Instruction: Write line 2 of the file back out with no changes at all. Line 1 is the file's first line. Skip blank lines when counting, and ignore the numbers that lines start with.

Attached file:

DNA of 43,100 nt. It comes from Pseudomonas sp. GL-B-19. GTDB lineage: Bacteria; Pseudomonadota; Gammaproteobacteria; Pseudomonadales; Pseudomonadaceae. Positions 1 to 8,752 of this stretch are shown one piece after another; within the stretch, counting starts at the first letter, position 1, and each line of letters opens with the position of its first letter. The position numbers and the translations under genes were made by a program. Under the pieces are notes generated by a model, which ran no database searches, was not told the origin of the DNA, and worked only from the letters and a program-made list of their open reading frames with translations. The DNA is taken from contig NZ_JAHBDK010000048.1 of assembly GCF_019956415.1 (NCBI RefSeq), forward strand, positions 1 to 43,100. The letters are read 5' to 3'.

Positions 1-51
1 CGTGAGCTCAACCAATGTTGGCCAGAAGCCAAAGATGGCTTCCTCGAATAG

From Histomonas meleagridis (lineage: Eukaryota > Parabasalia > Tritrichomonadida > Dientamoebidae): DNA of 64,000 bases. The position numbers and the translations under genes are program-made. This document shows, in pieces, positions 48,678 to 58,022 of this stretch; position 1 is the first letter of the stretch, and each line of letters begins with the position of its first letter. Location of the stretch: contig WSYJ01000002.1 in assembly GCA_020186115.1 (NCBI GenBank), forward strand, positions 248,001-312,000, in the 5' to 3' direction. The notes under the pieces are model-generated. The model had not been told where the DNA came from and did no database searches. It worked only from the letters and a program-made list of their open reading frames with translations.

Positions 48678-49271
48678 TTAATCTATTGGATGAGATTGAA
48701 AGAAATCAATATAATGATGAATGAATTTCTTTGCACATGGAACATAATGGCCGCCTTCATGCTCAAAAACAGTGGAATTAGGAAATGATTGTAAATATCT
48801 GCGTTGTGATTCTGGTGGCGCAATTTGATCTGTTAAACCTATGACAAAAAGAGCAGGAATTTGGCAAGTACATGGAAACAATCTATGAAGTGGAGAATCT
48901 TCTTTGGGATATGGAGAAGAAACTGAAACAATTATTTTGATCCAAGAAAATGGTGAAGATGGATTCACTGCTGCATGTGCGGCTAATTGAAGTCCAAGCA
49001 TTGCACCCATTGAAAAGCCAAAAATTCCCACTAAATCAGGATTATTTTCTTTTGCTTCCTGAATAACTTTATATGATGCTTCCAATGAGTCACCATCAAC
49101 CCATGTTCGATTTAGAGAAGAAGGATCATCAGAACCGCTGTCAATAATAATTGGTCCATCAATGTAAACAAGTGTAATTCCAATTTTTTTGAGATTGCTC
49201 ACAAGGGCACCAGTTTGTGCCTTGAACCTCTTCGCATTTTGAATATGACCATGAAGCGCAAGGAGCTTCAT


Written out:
Positions 1-51